AbbVie has 84,000 reasons to believe that its new treatment for hepatitis C will be a blockbuster.
That's how many dollars pharma
rival Gilead Sciences is charging for a 12-week regimen of Sovaldi, its new treatment for the potentially fatal liver disease. A cure rate of more than 90% is driving demand for the drug despite its lofty price tag, earning the Foster City, California-based company $2.3 billion in the first quarter.
Gilead's windfall is no doubt figuring into AbbVie's strategy for how it introduces its own treatment in the fourth quarter. AbbVie CEO Richard Gonzalez has said only that the North Chicago-based company's unnamed therapy intends to compete with Sovaldi on merit rather than price.
“When you look at the attributes of this product, the performance speaks for itself,” he told analysts in January. In trials of AbbVie's five-drug cocktail, cure rates have hovered in the mid-90s.
High prices also will help the company make up for the impending loss of revenue from Humira, the rheumatoid arthritis blockbuster that starts going off patent in 2016. The drug raked in 57% of AbbVie's $18.79 billion in sales in 2013.
Yet it remains unclear whether AbbVie will be able to keep prices high or be forced to offer discounts to private and public insurers that have paid for Sovaldi even as they grumble for a cheaper alternative.
Despite its effectiveness, AbbVie's therapy has some characteristics that could make it less attractive. The drug mixture requires multiple daily pills compared with one for Sovaldi, and it uses Norvir, an antiretroviral that can cause unwanted interactions with other drugs. Also, by the time it hits pharmacies, AbbVie may be facing off with Sovaldi's second iteration, a dual-drug combo that has performed well in eight-week trials.
“They have been making the case that they have produced very high efficacy rates,” says Seamus Levine-Wilkinson, a Burlington, Massachusetts-based pharma analyst at Decision Resources LLC. But now, “that's the price of entry into the hep C space.” Before Sovaldi, the best cure rates were in the 70s.
“Ten out of 10 doctors would pick Gilead in a cost-neutral environment,” says Mark Schoenebaum, the New York-based head of health care research at International Strategy & Investment Group LLC. “(Payers are arguing), 'If we get a discount for a less convenient drug, we're fine using the less convenient drug.' They need someone to play ball.”
AbbVie likely will set prices in line with Sovaldi initially, says Levine-Wilkinson, and it may be able to sustain it for a year or two, depending on how the market takes to its product. But that could change when other manufacturers such as Merck & Co. and Bristol-Myers Squibb Co. introduce their own therapies. It only takes one player to set off a price war, he says.
An estimated 150 million people worldwide are infected with hepatitis C. The bloodborne virus is spread through unsterile intravenous drug use, among other modes, and years can pass between infection and any sign of symptoms.
Sovaldi is seen as a game changer for more than its effectiveness. It's an oral therapy and, at least for some patients, can be administered without interferon, a protein with flu-like side effects.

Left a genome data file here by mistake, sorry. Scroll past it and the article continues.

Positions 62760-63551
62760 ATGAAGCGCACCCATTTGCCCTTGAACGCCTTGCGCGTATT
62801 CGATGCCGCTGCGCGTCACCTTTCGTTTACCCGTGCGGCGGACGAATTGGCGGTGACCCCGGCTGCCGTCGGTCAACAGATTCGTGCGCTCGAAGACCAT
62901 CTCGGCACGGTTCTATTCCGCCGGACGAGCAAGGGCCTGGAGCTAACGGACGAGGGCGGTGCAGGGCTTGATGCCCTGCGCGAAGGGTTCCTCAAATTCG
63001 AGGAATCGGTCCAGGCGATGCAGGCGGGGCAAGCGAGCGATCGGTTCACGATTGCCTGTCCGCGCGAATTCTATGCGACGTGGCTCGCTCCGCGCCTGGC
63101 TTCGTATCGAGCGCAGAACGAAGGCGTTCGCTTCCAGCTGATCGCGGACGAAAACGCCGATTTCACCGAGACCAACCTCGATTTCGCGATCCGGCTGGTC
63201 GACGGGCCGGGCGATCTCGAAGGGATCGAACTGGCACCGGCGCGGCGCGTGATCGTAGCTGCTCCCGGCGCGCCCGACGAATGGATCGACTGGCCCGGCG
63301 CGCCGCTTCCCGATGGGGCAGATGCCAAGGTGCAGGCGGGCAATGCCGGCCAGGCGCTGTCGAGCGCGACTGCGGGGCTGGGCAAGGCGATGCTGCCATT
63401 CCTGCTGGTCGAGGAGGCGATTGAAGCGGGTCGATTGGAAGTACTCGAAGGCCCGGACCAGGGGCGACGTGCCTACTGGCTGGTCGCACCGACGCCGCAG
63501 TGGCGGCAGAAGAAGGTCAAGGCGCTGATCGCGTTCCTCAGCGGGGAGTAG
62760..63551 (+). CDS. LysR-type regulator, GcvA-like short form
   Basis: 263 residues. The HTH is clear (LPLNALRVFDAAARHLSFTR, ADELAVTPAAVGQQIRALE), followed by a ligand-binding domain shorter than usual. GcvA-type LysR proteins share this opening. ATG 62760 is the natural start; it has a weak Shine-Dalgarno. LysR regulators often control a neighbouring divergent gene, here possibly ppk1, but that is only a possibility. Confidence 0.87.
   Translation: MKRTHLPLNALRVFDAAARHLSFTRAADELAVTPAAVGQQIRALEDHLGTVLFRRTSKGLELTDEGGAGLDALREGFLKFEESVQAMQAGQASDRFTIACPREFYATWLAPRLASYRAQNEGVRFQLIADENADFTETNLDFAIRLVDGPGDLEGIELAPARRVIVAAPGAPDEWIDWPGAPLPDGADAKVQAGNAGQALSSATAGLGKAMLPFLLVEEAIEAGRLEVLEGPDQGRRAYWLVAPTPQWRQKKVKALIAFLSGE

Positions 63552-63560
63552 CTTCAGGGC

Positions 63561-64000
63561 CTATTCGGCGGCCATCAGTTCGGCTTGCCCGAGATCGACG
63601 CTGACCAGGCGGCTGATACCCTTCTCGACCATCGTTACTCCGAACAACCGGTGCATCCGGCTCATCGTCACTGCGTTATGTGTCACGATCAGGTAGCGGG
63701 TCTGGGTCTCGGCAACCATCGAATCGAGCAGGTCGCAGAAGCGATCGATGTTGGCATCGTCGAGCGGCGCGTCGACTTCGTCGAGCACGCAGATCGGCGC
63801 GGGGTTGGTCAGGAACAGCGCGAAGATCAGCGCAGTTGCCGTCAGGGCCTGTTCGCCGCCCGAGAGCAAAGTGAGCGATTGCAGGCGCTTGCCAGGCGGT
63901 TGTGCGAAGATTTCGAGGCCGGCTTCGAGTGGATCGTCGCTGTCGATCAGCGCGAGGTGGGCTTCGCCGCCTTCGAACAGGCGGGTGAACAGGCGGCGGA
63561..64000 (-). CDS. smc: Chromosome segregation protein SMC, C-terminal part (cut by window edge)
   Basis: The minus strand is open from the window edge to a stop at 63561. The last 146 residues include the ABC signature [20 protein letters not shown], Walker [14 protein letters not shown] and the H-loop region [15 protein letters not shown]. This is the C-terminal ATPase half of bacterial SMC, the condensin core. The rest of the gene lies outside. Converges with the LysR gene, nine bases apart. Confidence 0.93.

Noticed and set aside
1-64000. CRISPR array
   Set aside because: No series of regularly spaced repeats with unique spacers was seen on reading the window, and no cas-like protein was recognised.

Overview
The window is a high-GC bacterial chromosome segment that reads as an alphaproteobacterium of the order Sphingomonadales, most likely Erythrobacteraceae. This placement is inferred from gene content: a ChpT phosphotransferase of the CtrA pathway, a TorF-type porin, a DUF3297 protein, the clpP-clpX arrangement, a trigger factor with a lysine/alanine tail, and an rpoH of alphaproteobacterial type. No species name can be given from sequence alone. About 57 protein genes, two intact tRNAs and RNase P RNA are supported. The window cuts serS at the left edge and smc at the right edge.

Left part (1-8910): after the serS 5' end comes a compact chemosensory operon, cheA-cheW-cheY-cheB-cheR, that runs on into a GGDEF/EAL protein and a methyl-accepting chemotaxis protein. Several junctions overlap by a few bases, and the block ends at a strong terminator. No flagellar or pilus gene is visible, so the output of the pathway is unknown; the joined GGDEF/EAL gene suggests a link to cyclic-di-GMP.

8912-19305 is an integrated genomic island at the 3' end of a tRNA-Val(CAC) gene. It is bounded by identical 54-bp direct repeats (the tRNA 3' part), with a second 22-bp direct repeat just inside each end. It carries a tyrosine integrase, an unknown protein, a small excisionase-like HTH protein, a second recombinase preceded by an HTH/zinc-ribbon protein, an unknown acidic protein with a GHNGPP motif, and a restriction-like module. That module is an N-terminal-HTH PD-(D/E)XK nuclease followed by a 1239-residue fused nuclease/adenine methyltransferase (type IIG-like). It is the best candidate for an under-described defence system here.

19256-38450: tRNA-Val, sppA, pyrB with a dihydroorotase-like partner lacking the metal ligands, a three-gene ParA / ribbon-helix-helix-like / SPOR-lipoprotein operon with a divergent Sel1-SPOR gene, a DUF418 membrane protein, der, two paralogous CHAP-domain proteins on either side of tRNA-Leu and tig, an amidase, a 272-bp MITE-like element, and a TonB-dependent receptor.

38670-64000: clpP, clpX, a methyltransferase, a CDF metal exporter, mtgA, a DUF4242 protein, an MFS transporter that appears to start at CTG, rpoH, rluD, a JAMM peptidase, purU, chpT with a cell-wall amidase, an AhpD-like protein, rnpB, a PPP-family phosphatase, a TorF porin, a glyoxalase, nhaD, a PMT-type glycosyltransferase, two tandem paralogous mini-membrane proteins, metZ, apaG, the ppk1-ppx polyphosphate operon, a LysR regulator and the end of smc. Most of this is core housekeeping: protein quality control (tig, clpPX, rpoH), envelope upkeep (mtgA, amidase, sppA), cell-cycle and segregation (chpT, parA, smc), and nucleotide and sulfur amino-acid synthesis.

AbbVie hasn't publicized revenue estimates for its new therapy, but analysts have been projecting roughly $800 million in sales for 2015, growing to more than $2 billion annually in the near term—blockbuster status in the pharma industry.
Meanwhile, some insurers already have felt the pain of outsized price tags for hepatitis C treatments. UnitedHealth Group in Minneapolis recently noted that Sovaldi's introduction in December resulted in a higher-than-expected $100 million bill in the first quarter.
The CEO of Express Scripts Holding Co., the country's largest pharmacy benefits manager, told Bloomberg News in December the company will pit Gilead against AbbVie and other competitors to get lower prices.
State Medicaid programs are still getting a handle on how they will cover Sovaldi, says Matt Salo, executive director of the Washington-based National Association of Medicaid Directors.
Drugs for rare diseases, with affected populations in the hundreds or thousands, typically command the highest prices. The key difference with hepatitis C: An estimated 3.2 million Americans carry the virus, according to the federal Centers for Disease Control and Prevention.
“It's a massive number of people times a very expensive product,” Salo says. “No matter what lens you look at it through, it's just not affordable.”
In Illinois, 186 Medicaid members have started using Sovaldi, an agency spokeswoman says. The state is paying the full freight for the drug and through April had paid $10.3 million, though it has asked Gilead for rebates. In fiscal 2013, the agency spent just $6.7 million on all hepatitis C drugs, the spokeswoman says.
Gonzalez knows how it feels to catch flak over drug pricing. He was president and chief operating officer of medical products at Abbott Labs in 2003, when the separate pharma division quintupled the U.S. wholesale price of Norvir, which also is used to treat HIV/AIDS. Protesters picketed Abbott's annual shareholder meeting and doctors boycotted the company's products.
AbbVie would not want to rehash that unfortunate chapter, in part because the ill will could damage sales of Humira.
“To screw that up and ruin what you've been investing in for the last decade doesn't make sense,” says F. Randy Vogenberg, a pharmacist and Greenville, South Carolina-based principle of the Institute for Integrated Healthcare. “They have more to lose than Gilead.”
"AbbVie's $84,000 question" originally appeared on the website of Crain's Chicago Business.